Sunday, July 25, 2010

Being part of a geographically dispersed self-organizing team

Let's imagine that you are assigned to work in a team geographically dispersed across the globe - let's say North America, South America and Eastern Europe. To begin with - those are three different time zones. Effective business time overlap between Central Daylight Time (CDT) and Eastern European Time (EET) is only two hours if both sides work from 8 AM - 5 PM! It is much better for South America (UTC/GMT -3 hours) and Europe - there we have four hours overlap. And it is almost perfect for North and South America - there we have 6 hours overlap.

Next thing to consider - you don't really know your new teammates. Are they as good developers as you? Are they better than you? That is a question you'll have answered two or three weeks after the project kick-off and if the planned duration of the project is only nine weeks… the answer might come too late!

You are Agile at hart and you want to work in a Scrum self-organizing team. You also know that in order to have a self-organizing team first we have to have a Team!

So the main question is - how to team up with strangers living across the globe?
You should try behaving the Goodwill way! That would mean you should care about your teammates and hope they will care for you. That is an abstract idea so in order to comprehend it let's look at some fictitious and extreme situations:

  • If you commit to the repository code that is not compiling what you are showing is you don't really care about your teammates! You don't really care if your teammates will spend 2 hours fixing the build instead of spending two hours developing new features. If you don't care about developing new features for your project - do you care about the project at all?
  • If you, without discussing it with your teammates, decide to take a day off on July 5th because it is a national holiday for the Client even though you are located in South America and by accident it is the very week the team is about to be asked to work overtime because the project is behind schedule - you don't really care about your teammates!
  • If you, without discussing it with your teammates, decide to refactor the project codebase and by accident that is to happen 5 days before the scheduled production release - you don't really care about your teammates!
  • If you don't care about your teammates in effect mentally you are not part of the team! If half of the team doesn't care about the other half - do we have a team at all?
Of course all of the above is something you will never do. You know how to be a good teammate!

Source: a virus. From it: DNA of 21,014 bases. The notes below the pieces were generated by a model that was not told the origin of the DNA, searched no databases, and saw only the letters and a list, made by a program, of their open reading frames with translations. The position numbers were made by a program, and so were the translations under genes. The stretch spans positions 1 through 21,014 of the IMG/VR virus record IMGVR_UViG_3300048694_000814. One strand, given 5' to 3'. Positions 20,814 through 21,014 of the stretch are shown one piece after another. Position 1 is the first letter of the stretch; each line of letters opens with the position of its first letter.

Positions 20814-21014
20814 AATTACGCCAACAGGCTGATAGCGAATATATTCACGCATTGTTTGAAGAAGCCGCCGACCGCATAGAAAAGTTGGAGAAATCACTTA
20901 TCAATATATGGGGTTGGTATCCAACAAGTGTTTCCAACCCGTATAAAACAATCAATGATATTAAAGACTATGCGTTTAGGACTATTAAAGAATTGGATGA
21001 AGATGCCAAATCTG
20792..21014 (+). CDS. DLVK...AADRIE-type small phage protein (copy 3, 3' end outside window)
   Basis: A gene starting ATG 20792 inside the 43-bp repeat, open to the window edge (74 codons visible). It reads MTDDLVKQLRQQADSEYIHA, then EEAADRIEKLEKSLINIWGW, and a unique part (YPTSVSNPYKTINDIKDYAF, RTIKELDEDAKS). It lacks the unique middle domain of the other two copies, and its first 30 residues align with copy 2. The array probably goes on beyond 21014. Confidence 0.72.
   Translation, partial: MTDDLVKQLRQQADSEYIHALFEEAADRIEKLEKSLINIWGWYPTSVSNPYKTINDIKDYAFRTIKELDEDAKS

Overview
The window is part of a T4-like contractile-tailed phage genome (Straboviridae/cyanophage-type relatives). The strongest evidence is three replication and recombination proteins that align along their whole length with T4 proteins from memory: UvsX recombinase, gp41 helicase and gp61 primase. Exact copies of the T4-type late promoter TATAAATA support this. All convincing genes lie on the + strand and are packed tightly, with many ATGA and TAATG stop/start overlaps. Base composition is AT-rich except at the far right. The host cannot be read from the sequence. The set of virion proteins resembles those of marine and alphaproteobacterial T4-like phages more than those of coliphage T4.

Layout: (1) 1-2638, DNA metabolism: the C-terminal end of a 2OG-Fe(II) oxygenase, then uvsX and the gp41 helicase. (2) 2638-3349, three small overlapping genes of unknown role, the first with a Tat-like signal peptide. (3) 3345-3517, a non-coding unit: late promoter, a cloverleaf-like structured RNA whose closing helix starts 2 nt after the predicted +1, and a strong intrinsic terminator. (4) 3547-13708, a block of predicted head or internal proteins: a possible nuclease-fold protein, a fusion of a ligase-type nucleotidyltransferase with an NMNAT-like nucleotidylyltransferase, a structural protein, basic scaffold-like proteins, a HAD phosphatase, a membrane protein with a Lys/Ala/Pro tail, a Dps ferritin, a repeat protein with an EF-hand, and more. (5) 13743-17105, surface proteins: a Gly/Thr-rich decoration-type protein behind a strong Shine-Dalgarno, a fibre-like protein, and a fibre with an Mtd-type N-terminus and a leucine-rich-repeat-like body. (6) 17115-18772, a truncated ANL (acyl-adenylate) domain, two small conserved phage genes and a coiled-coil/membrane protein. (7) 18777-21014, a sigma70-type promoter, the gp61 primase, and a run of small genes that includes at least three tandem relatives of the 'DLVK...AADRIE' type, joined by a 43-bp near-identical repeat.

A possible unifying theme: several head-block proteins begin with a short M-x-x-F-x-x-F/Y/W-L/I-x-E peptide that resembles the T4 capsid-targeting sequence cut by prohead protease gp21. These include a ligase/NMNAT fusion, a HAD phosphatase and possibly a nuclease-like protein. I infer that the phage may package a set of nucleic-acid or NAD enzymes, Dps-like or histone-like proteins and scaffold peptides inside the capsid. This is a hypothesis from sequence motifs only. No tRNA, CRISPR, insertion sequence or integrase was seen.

On the other hand you might suffer some of the above. You would be frustrated and would think - is it that difficult for some people to think before act? In moments like that recall the last time you were responsible for a production bug and remind yourself that everyone can make a mistake. Believe that you and your teammates are all working toward а common goal - to ship the product!

It would be good when you are in doubt if you have somebody to ask questions like - should you use a kind of formal process for communicating what functionality you have implemented while your European teammates were sleeping? When to use words like "Excellent", "Very good" or "Good" because different cultures might understand different things? Should you have an open discussion with all your teammates about the features each one of you would like to work on during the sprint? Should the team have a retrospective meeting after each sprint as an opportunity to adjust the team’s Scrum approach as necessary to fit the realities of the current situation and to improve?

You do have such a person at hand - your Scrum Master! That person should have an understanding of the dynamics of team development and how teams work and should be your mentor and coach you how to communicate, learn, grow and perform.


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Anonymous said...

I think it is best to address the good practices and to address people and
problems in a positive way.

Developers do not break code intentionally and when the code is broken
they always put their best efforts to repait it.

Whenever somebody asks for a vacation he/she has a good reason to do so.
At end we are all people and we have families and other obligations.
We have to find the work-life balace in order to perform well our job.
Vacations, holidays, 40 working hours per week and regular lunch breaks are part of this balance.
If you break the balance you will end with unhappy people that will eventually lose their high morale.

Agile is about people. You have to build gradually agile mindset not chasing people that their not team players.